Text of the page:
A Feast of Answers to Your Intermittent Fasting Questions

Dieting fills your thoughts with food—what you can eat, and, especially, what you can’t. It can also be exhausting and detrimental to your health and weight-management goals. Intermittent fasting or time-restricted eating helps shift your mind from asking “what can I eat” to “when is it best for me to eat.”

The transition is more than dislocating one issue and entrenching another. Focusing your feeding to specific times and incorporating measured intervals of fasting has shown benefits for weight and overall health. This has turned intermittent fasting (sometimes abbreviated IF) into a topic that keeps growing in popularity—from the health-conscious to the general public.

It’s time to go beyond the buzz to explore what this unique approach to eating is, has to offer, and how to start intermittent fasting.

What is Intermittent Fasting?

Proponents of the IF way of life say it’s a silver bullet for a whole host of health goals, while detractors dismiss the approach as just the latest fad—or worse, a “starvation diet.”

The concept of intermittent fasting itself is quite simple: consume food within a limited number of hours—also known as your “feeding window”—and abstain from eating and drinking most beverages during the other hours of the day.

IF has several eating schedules—you’ll dive into those later. You can even call it “time-restricted eating”—shifting focus to the eating part of the equation. No matter the name or schedule, the underlying philosophy of feast/fast cycles provides benefits, as well as a contrast to average diet types.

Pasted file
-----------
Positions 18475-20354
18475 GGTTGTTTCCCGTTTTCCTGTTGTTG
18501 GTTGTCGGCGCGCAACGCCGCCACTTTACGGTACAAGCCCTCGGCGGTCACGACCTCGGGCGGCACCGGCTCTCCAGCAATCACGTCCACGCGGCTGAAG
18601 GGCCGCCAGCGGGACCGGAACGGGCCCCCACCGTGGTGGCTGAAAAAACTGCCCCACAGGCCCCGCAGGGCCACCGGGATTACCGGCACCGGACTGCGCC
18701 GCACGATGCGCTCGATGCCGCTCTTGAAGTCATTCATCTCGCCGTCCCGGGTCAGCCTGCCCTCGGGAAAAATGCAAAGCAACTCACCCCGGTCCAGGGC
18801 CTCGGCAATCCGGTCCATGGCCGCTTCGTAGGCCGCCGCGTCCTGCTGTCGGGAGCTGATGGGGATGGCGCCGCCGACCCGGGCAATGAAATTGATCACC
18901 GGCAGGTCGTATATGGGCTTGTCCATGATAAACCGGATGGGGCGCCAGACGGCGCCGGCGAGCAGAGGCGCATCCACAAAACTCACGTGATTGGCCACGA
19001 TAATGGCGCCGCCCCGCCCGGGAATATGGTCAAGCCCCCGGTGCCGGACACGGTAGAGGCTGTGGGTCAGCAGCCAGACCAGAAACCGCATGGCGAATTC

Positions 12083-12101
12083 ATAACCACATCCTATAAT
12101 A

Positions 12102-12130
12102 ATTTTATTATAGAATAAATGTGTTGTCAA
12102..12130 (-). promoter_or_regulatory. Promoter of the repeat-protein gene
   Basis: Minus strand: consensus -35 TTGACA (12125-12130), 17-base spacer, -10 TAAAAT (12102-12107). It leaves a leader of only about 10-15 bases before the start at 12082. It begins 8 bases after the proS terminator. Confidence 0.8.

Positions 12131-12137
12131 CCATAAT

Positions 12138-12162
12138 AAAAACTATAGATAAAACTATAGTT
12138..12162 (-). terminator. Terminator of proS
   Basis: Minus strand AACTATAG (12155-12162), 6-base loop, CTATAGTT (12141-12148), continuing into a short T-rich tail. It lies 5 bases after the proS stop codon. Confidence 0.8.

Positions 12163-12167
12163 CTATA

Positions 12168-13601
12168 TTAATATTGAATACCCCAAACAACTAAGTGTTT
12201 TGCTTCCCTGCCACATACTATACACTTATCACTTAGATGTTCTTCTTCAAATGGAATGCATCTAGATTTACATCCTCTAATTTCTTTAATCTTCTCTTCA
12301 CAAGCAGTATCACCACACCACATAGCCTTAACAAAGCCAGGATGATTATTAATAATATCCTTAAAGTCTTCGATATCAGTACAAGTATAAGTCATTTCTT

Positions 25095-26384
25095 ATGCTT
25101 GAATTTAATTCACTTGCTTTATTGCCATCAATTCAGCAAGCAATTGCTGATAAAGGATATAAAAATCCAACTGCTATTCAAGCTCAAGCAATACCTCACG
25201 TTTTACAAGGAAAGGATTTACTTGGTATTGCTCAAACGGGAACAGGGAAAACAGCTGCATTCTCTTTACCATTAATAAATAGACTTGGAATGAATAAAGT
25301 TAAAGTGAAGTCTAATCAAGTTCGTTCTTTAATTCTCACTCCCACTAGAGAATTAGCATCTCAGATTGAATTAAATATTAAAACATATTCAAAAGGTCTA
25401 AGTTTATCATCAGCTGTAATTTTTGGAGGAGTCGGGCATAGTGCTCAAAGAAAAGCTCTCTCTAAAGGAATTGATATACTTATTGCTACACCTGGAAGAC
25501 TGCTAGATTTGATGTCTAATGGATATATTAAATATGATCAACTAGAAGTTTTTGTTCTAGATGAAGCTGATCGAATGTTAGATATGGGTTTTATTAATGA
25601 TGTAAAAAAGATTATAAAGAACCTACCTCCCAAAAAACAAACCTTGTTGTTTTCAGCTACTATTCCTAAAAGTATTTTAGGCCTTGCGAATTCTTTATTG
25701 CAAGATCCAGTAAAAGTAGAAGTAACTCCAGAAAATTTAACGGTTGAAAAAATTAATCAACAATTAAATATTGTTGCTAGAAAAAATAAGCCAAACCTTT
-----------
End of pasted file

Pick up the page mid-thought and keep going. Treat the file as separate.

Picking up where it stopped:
Is Intermittent Fasting Just Another Diet?

Not only is intermittent fasting not a fad diet, it’s not even really a diet. It doesn’t contain a prescribed list of foods to avoid or eat. Instead, the concept of periodic fasting is closer to a shift in lifestyle. And it’s been around for a long time. Human history is stuffed with examples of cycles of feasting and fast. The reason it seems strange or fad-like is that IF sidesteps common weight-loss maxims.

If you’ve ever struggled even slightly with your weight, you’ve likely heard some version of the idiom, “eat less and move more.” It’s understandable to think this logic makes perfect sense—burn more calories than you consume and you’ll lose weight. It’s the simple math of calorie balance that makes weight-management seem easy. But for most the simplicity and ease turns out to be mostly theoretical.

The human body is complex, and recent research shows that calorie consumption is only one factor at play when it comes to weight loss or gain. What else is there then? Every function in the human body is controlled by hormones. And a key hormone that influences weight gain is insulin.

How Does Intermittent Fasting Work?

The pancreas’ most powerful hormone—insulin—increases in your body whenever you eat. Insulin stimulates the absorption of glucose into muscle, fat, and liver cells. The cells either use this glucose for energy or it is converted to fat for long-term storage. This fact isn’t necessarily bad—having energy storage for lean times is necessary for human survival.